Fact or Friction – Fiction

15/09/2016 14:45:59

In this post we explore the impact that friction has on skin when seated in a medical support surface.
Friction definition 
‘The resistance that one surface or object encounters when moving over another’ 
[Oxford dictionary, http://www.oxforddictionaries.com/definition/english/friction]
For example, there is a danger that friction forces can damage vulnerable skin when a patient is moving across a medical support surface.
Dartex fabrics are engineered to keep friction to a minimum; protecting the skin from friction damage.
Difference between static and dynamic friction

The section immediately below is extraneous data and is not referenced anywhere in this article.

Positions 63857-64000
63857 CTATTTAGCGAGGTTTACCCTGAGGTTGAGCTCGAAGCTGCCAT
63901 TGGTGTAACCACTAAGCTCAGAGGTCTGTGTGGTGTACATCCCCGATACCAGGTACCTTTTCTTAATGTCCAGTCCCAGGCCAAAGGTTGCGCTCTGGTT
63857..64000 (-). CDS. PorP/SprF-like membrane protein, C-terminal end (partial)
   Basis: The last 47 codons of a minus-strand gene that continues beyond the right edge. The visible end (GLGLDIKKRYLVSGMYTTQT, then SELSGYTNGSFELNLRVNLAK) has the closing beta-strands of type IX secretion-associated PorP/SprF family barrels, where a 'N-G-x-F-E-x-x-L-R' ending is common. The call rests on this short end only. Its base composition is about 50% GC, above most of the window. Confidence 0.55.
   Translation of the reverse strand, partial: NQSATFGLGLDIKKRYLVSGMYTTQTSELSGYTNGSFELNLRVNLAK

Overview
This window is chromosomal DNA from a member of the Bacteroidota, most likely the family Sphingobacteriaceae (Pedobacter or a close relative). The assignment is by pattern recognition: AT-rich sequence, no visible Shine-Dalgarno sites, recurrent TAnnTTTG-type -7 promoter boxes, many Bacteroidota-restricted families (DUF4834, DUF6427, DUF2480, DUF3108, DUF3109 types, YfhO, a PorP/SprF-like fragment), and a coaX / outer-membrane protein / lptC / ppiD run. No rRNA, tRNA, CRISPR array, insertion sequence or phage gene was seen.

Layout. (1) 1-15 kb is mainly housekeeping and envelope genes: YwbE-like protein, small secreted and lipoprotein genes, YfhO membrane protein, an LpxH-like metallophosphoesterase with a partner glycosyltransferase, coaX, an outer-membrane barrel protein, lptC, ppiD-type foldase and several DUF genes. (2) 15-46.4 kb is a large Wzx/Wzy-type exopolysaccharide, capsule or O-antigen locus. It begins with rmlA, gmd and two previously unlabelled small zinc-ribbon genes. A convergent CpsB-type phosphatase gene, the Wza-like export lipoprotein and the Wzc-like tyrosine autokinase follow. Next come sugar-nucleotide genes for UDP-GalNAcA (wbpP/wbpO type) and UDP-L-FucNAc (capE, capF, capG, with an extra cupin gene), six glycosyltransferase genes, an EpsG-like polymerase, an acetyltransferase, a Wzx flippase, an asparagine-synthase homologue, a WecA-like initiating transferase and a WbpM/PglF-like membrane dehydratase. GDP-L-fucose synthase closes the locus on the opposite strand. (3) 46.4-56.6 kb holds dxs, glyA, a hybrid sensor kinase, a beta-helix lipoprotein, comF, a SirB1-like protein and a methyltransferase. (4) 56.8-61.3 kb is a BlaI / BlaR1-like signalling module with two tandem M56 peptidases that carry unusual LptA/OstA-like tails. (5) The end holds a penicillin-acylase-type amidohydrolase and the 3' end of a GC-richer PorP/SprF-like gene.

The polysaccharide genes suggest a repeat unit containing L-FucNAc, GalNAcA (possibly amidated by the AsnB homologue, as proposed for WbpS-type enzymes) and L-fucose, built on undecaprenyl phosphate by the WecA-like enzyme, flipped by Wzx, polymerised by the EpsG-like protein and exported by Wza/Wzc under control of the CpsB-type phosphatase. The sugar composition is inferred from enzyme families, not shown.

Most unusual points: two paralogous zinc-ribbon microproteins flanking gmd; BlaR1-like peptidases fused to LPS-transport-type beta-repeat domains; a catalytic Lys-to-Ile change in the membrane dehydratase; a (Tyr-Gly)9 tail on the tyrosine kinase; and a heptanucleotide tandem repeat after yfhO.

Dynamic friction (often referred to as Kinetic friction) is the force that has to be overcome between two surfaces in order to keep the movement working.
Static friction is the force between two surfaces that has to be overcome in order for movement to occur.
Measuring friction
Coefficient of friction (cof) is normally measured by using specialist equipment measuring the forces as two surfaces move across each other. This can be particularly difficult to assess in medical support surfaces as the patient tends to sink into the surface.
The relationship between friction and shear
Where friction is present, shear forces are present too. However you can still get shear forces acting on tissue without friction.
Talk to Dartex
If in doubt, ask our technical experts for more information. Contact enquiries@dartexcoatings.com.

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